436 Thomas Pakenham
    • thumbnail Title: Õ The Boer War || ✓ PDF Read by ☆ Thomas Pakenham
      Posted by:Thomas Pakenham
      Published :2018-09-01T17:24:36+00:00

    About "Thomas Pakenham"

      • Thomas Pakenham

        Thomas Francis Dermot Pakenham, 8th Earl of Longford, is known simply as Thomas Pakenham He is an Anglo Irish historian and arborist who has written several prize winning books on the diverse subjects of Victorian and post Victorian British history and trees He is the son of Frank Pakenham, 7th Earl of Longford, a Labour minister and human rights campaigner, and Elizabeth Longford The well known English historian Antonia Fraser is his sister After graduating from Belvedere College and Magdalen College, Oxford, in 1955, Thomas Pakenham traveled to Ethiopia, a trip which is described in his first book The Mountains of Rasselas On returning to Britain, he worked on the editorial staff of the Times Educational Supplement and later for ,iThe Sunday Telegraph and The Observer He divides his time between London and County Westmeath, Ireland, where he is the chairman of the Irish Tree Society and honorary custodian of Tullynally Castle.Thomas Pakenham does not use his title and did not use his courtesy title before succeeding his father However, he has not disclaimed his British titles under the Peerage Act 1963, and the Irish peerages cannot be disclaimed as they are not covered by the Act He is unable to sit in the House of Lords as a hereditary peer as his father had, due to the House of Lords Act 1999 though his father was created a life peer in addition to his hereditary title in order to be able to retain his seat.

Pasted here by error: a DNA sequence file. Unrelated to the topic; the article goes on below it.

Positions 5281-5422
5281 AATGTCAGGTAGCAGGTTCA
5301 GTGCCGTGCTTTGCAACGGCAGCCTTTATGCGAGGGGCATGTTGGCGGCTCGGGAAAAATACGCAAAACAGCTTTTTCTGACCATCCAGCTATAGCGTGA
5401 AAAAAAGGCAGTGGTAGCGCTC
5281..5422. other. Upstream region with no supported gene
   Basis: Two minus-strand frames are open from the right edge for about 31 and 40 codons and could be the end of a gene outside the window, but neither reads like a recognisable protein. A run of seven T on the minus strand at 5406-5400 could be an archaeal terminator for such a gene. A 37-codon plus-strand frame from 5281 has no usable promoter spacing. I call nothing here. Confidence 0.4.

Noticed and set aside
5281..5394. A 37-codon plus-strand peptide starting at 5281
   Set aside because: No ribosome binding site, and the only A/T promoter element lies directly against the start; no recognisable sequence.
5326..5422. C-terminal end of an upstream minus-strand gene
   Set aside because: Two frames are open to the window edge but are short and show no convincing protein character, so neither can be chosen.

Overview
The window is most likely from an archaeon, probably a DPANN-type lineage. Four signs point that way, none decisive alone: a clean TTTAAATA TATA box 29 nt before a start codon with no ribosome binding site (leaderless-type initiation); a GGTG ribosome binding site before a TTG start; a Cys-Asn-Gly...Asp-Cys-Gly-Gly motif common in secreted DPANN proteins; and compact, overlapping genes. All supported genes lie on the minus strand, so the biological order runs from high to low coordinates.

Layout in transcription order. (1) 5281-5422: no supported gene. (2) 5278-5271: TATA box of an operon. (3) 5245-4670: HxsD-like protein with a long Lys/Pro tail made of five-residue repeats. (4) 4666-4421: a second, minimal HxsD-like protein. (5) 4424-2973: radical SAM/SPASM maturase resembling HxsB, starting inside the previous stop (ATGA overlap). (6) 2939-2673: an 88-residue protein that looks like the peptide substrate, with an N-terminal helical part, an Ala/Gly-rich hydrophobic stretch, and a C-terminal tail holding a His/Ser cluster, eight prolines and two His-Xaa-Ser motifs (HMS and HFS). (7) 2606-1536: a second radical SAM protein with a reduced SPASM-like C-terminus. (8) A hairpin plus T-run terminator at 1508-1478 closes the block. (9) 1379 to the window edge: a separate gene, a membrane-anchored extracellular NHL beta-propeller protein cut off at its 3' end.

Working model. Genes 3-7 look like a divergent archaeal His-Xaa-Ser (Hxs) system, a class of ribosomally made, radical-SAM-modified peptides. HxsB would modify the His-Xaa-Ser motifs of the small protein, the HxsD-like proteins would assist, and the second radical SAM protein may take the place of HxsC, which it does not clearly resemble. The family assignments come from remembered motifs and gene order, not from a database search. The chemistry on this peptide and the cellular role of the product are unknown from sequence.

454 Comments

    1. A well done narrative of the Boer War. Mr. Pakenham has written a book which resists the easy path of political correctness and doesn't engage in simple minded ideology. He has attempted to show both sides as truthfully as possible. His one very daring act is the effort to show General Buller in a sympathetic light - going against decades of historians that have written him off as nothing, but an incompetent. It's become accepted that General Buller is just another example of the idiots that wer [...]


    2. The definitive history of the Boer War. I bought this book in South Africa, and read it over the course of a few weeks while working in neighbouring Mozambique. The author already provides an excellent summary of the war in his book The Scramble for Africa: The White Man's Conquest of the Dark Continent from 1876 to 1912, but real students of the South African war must read this. The detail is exhaustive, but never tedious - whether of the political wrangling or the actual fighting. The author t [...]